Keita Ali has nothing: no bank account, no papers, no legal identity. A runner, he has fled home - a brutal dictatorship that produces the world's fastest marathoners - to live as an illegal refugee in a wealthy Western nation, surviving on winnings from local races. But the government is cracking down on illegal immigrants, so Keita - who will be executed if he is deported to his homeland - goes underground.
A sweeping story that transports the listener from a tribal African village to a plantation in the Southern United States, from the teeming Halifax docks to the manor houses of London, The Book of Negroes introduces one of the strongest female characters in recent Canadian fiction, one who cuts a swath through a world hostile to her colour and her sex.
Aminata Diallo is the beguiling heroine of Lawrence Hill's Someone Knows My Name. In it, Hill exquisitely imagines the tale of an 18th-century woman's life, spanning six decades and three continents. The fascinating story that Hill tells is a work of the soul and the imagination. Aminata is a character who will stir listeners, from her kidnapping from Africa through her journeys back and forth across the ocean.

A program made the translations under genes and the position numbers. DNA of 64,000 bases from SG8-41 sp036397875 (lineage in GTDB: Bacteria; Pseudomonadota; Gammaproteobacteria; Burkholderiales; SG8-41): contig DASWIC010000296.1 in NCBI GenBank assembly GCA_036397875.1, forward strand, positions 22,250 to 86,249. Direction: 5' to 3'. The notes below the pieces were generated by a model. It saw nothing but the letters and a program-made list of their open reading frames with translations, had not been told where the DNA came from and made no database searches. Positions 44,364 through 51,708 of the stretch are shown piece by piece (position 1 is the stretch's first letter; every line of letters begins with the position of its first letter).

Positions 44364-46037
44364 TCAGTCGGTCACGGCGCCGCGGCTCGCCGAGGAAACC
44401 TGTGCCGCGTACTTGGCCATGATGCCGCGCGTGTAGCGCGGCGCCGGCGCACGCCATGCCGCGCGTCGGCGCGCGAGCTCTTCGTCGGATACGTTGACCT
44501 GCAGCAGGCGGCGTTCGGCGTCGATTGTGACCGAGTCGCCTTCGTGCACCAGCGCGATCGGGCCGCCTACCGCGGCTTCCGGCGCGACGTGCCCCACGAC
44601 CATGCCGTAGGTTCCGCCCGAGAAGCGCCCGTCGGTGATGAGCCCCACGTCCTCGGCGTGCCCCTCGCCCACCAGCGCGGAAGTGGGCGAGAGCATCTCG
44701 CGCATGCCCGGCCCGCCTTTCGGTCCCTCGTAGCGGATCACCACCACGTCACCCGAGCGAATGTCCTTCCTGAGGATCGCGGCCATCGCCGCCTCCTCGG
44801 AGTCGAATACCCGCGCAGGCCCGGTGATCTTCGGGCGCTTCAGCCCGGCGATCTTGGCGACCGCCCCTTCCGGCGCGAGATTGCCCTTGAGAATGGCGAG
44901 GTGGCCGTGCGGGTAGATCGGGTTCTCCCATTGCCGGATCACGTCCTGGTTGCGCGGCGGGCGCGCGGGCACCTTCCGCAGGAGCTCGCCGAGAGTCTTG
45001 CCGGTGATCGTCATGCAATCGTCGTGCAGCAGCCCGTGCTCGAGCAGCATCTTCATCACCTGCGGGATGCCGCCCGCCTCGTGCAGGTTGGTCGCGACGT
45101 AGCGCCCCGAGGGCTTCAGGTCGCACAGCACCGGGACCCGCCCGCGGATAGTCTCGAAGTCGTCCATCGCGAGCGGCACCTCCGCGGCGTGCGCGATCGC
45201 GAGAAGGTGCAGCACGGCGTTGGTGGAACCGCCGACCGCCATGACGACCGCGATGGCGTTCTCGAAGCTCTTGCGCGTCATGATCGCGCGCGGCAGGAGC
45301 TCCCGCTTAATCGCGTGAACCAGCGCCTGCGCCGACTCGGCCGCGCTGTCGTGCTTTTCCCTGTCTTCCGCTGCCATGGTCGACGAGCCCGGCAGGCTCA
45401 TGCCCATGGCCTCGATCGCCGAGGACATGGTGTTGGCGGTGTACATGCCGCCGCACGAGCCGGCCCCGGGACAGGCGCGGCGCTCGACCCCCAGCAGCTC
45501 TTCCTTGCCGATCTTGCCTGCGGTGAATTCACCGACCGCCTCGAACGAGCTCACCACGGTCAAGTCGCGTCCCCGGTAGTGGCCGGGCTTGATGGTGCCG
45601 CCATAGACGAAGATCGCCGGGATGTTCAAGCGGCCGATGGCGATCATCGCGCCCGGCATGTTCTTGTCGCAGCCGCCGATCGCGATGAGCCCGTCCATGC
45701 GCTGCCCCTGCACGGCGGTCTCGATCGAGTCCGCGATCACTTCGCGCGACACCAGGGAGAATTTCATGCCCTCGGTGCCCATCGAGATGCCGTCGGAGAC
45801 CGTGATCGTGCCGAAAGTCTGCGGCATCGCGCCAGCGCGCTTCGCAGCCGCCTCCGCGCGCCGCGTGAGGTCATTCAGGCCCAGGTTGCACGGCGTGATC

"Rich in history and moral messages"
Author of the #1 best-seller The Book of Negroes, Lawrence Hill is a writer of immense talent—and his literary reputation grows with each new work. Canadian Langston Cane V finds his writing career (and, indeed, his life) in stasis until inspired by his mentor to write about an ancestor who purportedly died fighting alongside John Brown at Harpers Ferry. Traveling to Baltimore, the latter-day Cane delves into history and in so doing awakens to new possibilities.
"Best Story Ever!"
Westafrika, Mitte des 18. Jahrhunderts. Die kleine Aminata lebt mit ihren Eltern in einer friedlichen Dorfgemeinschaft. Doch der Sklavenhandel blüht, auf den Plantagen der neuen Kolonien braucht man Arbeitskräfte, und die britischen Machthaber sind skrupellos. Als Aminata elf Jahre alt ist, wird ihr Dorf überfallen und sie gefangengenommen. Auf einem Frachter bringt man sie mit vielen anderen Sklaven nach Amerika, wo sie an einen Großgrundbesitzer verkauft wird. Während der Wirren des Unabhängigkeitskriegs gelingt Aminata die Flucht.